• Mark Diggory   : Mostly a Spring runtime container, will support other views, does not directly addresses the two UI problem. Introduces a larger scale re-architecture project than just UI consolidation.
Ruby on Rails RubyYes Yes, has a Rails Bootstrap app, plus many gems   YesYes, in form of Rails plugins & Ruby gems 
 

Personal opinions on Ruby on Rails:

  • Graham Triggs Clean separation of front end and back end (via REST calls), will add latency and may cause problems for switching between front and back end development. Also, hosting concerns (JRuby vs separate Ruby and Java containers)
  • Mark Diggory   : Much more than a UI framework, opens the door to large questions concerning rewriting DSpace, takes us away from a single java technology stack
Hydra Framework Ruby on Rails, Fedora, Blacklight

Not worldwide, but has a growing following in libraries, etc.

The base technology, Ruby on Rails is widely adopted

 Yes (well, Sufia uses Bootstrap) Yes (uses REST to communicate with Fedora)Yes (Blacklight)YesYes, because it's Ruby on Rails, you often can use Rails plugins and/or Ruby gems

Hydra doesn't currently "work" with DSpace.

It would likely be a major endeavor to either migrate DSpace into a "Hydra Head" web application or "port" Hydra as a UI on top of DSpace's underlying architecture.

However, if we decided on the former (create a DSpace-like Hydra Head), there are members of the Hydra Community who are currently striving to do that same thing.

 

Personal opinions on Hydra:

  • Mark Diggory  : Much more than a UI framework, in either case its a larger migration path and endeavor than consolidating DSpace onto a single UI technology. In either of the proposed cases it does not solve the immediate need for a single UI.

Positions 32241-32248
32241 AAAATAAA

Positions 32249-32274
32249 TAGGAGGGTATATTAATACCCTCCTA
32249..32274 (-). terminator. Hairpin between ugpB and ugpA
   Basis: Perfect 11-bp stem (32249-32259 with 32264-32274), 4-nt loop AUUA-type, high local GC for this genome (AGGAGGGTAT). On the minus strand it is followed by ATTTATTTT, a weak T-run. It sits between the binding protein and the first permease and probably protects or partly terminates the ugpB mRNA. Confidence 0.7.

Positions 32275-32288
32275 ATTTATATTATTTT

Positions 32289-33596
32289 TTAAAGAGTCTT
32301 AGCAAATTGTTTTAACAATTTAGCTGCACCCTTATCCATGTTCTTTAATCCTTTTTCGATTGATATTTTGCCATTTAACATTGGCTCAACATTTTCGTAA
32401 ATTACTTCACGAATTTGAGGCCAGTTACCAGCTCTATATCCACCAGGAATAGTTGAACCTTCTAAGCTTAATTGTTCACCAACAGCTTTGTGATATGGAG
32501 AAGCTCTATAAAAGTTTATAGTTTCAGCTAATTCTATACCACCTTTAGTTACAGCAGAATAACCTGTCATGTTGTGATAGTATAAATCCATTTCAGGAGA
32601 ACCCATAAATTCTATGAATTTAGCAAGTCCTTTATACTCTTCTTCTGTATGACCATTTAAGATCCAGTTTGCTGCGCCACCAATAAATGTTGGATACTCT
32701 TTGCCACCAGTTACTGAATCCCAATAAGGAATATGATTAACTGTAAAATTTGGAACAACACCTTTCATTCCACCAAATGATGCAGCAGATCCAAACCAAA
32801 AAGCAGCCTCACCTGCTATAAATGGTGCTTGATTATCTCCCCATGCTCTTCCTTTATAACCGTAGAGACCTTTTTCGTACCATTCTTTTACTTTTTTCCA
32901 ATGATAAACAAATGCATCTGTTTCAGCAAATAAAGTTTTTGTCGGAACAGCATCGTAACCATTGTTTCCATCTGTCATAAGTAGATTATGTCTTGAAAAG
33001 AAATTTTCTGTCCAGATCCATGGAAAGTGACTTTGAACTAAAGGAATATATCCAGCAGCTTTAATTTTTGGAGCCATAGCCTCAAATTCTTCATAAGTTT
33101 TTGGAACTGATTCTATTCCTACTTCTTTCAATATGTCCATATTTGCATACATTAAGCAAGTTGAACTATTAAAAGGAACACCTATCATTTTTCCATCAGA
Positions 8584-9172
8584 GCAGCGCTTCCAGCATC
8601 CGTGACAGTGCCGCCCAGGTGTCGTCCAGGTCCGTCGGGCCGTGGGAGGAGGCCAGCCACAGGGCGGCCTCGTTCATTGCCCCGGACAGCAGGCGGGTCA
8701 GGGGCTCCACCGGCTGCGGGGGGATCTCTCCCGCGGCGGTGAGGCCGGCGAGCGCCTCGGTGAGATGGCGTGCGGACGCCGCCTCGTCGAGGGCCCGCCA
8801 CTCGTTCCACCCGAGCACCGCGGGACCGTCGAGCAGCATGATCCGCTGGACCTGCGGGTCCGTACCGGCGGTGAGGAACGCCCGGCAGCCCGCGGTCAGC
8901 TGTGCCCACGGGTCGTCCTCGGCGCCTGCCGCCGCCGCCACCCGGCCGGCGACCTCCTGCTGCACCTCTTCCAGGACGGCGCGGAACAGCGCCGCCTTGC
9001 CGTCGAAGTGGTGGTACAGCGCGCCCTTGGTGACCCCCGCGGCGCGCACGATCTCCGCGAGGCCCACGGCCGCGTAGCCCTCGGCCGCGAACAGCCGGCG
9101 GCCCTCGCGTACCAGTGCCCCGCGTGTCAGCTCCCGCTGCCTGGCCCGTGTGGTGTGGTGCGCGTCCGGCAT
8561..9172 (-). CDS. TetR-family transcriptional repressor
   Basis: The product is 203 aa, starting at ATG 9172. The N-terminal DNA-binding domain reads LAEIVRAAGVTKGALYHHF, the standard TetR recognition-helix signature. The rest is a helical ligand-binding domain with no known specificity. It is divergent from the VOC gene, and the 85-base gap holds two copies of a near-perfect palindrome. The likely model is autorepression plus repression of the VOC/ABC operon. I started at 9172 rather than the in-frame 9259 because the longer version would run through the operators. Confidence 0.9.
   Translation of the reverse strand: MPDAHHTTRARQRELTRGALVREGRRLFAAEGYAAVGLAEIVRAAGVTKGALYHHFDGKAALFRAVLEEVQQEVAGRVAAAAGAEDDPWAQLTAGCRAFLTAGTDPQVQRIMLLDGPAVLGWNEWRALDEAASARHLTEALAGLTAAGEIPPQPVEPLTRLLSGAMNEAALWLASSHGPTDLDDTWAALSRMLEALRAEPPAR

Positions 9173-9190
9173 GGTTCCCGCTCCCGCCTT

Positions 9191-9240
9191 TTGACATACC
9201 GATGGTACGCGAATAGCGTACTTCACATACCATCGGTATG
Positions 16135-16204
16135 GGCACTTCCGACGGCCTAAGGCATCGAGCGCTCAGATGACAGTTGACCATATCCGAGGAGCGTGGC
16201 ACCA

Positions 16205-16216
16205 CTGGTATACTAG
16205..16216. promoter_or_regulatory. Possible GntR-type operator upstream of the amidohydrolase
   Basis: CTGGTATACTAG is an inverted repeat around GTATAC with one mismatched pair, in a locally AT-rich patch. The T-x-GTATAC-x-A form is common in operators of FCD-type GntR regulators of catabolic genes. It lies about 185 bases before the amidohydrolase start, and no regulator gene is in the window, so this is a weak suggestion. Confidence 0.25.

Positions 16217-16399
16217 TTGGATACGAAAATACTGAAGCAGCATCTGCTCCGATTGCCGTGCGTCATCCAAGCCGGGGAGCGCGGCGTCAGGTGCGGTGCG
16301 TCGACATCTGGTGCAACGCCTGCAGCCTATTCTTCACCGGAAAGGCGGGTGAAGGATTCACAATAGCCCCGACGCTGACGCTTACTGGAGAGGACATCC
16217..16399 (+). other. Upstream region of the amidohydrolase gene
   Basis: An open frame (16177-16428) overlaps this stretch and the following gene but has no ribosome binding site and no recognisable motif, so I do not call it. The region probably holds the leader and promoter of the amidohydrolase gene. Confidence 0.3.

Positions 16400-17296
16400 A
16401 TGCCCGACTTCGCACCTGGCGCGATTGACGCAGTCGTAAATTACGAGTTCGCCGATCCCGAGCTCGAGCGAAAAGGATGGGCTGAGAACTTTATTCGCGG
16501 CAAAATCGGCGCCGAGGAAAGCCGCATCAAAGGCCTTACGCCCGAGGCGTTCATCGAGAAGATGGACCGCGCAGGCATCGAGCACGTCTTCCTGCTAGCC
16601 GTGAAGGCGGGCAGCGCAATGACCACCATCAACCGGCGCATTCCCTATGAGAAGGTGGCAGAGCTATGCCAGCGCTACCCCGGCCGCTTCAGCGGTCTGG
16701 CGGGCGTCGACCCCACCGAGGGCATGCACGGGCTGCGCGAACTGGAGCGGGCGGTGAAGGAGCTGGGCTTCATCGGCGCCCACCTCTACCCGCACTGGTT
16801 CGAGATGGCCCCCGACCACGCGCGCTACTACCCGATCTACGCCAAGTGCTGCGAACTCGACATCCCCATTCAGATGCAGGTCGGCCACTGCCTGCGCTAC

Grails Groovy (based on Java), Also based on Spring WebMVCYes, large number of sites using Grails listed on website Yes, has several Bootstrap plugins Yes YesYes, has a plugins repository 
 

Personal opinions on Grails:

  • Graham Triggs Pivotal (the main commercial developer) has recently announced that it is no longer sponsoring Groovy / Grails. This is apparently because of an increasing amount of community support, however, it may point to concerns in the future.
  • Mark Diggory  : Grails has its own DispatchServlet (much like XMLUI did with Cocoon prior our modifications) I
  • To grok grails as quickly as possible its Ruby on Rails for Java: This means its more than a UI technology, we would be rewriting much of DSpace in the process. Example of Grails application in three pages, you generate the entire application stack, from Hibernate to UI in several commands. Again, this leverages WebMVC and the UI technology shown in the example is Spring WebMVC+JSP, but it supports other view technologies like Grails Server Pages. Seems to be REST/AJAX friendly. However, IMO, we are back to rewriting core DSpace to implement DSpace as a Grails App.